$1,125) in itemized deductions for 1999. She had no other deductions in 1999. Her taxable income for the year was $21,475.
Ida's $36,000 carryback will reduce her 1999 taxable income to zero. She completes the column labeled 2nd preceding tax year ended
12/31/1999 of Schedule B (Form 1045) to figure how much of her NOL she uses up in 1999 and how much she can carry over to 2000. See the illustrated
Schedule B shown on page 12. Ida does not complete the column for the first preceding tax year ended 12/31/2000 because the $10,700 carryover to 2000
is completely used up that year. (See the information for line 9, below.)
Line 1. Ida enters $36,000, her 2001 net operating loss, on line 1.
Line 2. She enters $21,475, her 1999 taxable income, on line 2.
Line 3. Ida enters on line 3 her net capital loss deduction of $1,000.
Line 5. Although Ida's entry on line 3 modifies her adjusted gross income, that does not affect any other items included in her adjusted
gross income. Ida enters zero on line 5.
Line 6. Since Ida had itemized deductions and entered $1,000 on line 3, she completes lines 10 through 34 to figure her adjustment to
itemized deductions. On line 6, she enters the total adjustment from line 34.
Line 10. Ida's adjusted gross income for 1999 was $29,000.
Line 11. She adds lines 3 through 5 and enters $1,000 on line 11. (This is her net capital loss deduction added back, which modifies her
adjusted gross income.)
Line 12. Her modified adjusted gross income for 1999 is now $30,000.
Line 13. On her 1999 tax return, she deducted $550 as medical expenses.
Line 14. Her actual medical expenses were $2,725.
Line 15. She multiplies her modified adjusted gross income, $30,000, by .075. She enters $2,250 on line 15.
Line 16. The difference between her actual medical expenses and the amount she is allowed to deduct is $475.
Line 17. The difference between her medical deduction and her modified medical deduction is $75. She enters this on line 17.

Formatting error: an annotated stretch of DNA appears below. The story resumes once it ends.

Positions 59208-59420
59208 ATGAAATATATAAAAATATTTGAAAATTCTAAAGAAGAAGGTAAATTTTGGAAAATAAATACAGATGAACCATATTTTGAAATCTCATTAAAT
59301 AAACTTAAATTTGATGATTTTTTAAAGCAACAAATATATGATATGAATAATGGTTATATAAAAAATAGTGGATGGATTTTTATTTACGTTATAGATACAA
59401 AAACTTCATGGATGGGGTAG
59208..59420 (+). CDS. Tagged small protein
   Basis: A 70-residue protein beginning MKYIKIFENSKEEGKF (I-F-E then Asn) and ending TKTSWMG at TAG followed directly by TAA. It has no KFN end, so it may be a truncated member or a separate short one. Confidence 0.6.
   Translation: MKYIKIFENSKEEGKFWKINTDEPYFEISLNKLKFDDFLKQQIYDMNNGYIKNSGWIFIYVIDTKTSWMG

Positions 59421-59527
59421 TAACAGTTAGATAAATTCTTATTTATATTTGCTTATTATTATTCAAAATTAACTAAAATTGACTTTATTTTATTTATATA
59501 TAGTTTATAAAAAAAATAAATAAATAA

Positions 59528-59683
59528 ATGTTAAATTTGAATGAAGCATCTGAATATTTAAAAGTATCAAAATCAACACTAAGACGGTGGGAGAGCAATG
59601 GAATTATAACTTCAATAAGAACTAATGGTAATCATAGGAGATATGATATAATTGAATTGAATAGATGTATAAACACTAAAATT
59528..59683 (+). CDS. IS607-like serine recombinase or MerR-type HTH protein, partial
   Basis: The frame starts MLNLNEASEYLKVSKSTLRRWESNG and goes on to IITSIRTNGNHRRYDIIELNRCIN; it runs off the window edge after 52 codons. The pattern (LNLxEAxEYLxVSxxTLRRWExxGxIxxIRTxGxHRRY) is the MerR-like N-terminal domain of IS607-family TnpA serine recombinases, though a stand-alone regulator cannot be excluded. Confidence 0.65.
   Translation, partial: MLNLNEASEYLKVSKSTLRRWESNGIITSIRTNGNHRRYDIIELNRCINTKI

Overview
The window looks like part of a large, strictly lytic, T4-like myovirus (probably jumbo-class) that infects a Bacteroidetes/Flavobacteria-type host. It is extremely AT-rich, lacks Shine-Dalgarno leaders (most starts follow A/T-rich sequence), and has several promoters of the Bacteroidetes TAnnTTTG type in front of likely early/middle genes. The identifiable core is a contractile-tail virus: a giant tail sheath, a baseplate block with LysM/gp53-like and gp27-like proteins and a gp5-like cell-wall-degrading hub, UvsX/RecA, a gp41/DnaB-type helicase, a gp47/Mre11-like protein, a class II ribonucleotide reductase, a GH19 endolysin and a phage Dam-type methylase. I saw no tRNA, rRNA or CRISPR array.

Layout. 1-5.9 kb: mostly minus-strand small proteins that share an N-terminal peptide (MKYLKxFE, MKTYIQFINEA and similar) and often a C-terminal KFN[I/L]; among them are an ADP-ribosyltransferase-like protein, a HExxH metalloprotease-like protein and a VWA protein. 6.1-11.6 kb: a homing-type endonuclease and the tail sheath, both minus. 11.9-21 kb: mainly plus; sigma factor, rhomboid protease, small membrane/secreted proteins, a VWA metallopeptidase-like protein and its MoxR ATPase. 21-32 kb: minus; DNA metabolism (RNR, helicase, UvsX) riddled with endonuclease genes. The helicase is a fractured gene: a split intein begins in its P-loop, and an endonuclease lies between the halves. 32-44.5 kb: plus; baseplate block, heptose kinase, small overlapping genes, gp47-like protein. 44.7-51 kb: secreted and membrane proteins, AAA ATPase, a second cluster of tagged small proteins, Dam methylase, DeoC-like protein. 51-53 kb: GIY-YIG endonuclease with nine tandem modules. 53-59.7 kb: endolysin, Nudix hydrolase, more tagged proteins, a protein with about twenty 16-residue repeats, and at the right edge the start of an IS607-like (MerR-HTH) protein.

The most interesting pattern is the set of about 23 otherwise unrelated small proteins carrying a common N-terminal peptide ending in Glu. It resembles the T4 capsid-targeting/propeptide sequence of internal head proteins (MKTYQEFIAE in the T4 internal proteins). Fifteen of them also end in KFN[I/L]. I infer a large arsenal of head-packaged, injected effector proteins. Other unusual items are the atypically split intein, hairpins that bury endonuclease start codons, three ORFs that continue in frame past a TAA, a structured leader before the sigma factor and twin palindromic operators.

Line 18. She enters her modified adjusted gross income of $30,000 on line 18.
Line 19. She had no other carrybacks to 1999 and enters zero on line 19.
Line 20. Her modified adjusted gross income remains $30,000.
Line 21. Her actual contributions for 1999 were $1,450, which she enters on line 21.
Line 22. She now refigures her charitable contributions based on her modified adjusted gross income. Since she is well below the 50%
limit, she enters $1,450 on line 22.
Line 23. The difference is zero.
Lines 24 through 33. Ida had no casualty losses or deductions for miscellaneous items in 1999 so she leaves these lines blank.
Line 34. She combines lines 17, 23, 28, and 33 and enters $75 on line 34. She carries this figure to line 6.
Line 7. Ida enters her personal exemption of $2,750 for 1999.
Line 8. After combining lines 2 through 7, Ida's modified taxable income is $25,300.
Line 9. Ida figures her carryover to 2000 by subtracting her modified taxable income (line 8) from her NOL deduction (line 1). She
enters the $10,700 carryover on line 9. She also enters this $10,700 as her NOL deduction for 2000 on line 11 of page 1, Form 1045, in the After
carryback column under the column labeled 1st preceding tax year ended 12/31/2000. (For an illustrated example of page 1 of Form 1045, see
Illustrated Form 1045 under How To Claim an NOL Deduction, earlier.)
Form 1045, page 3
Form 1045, page 4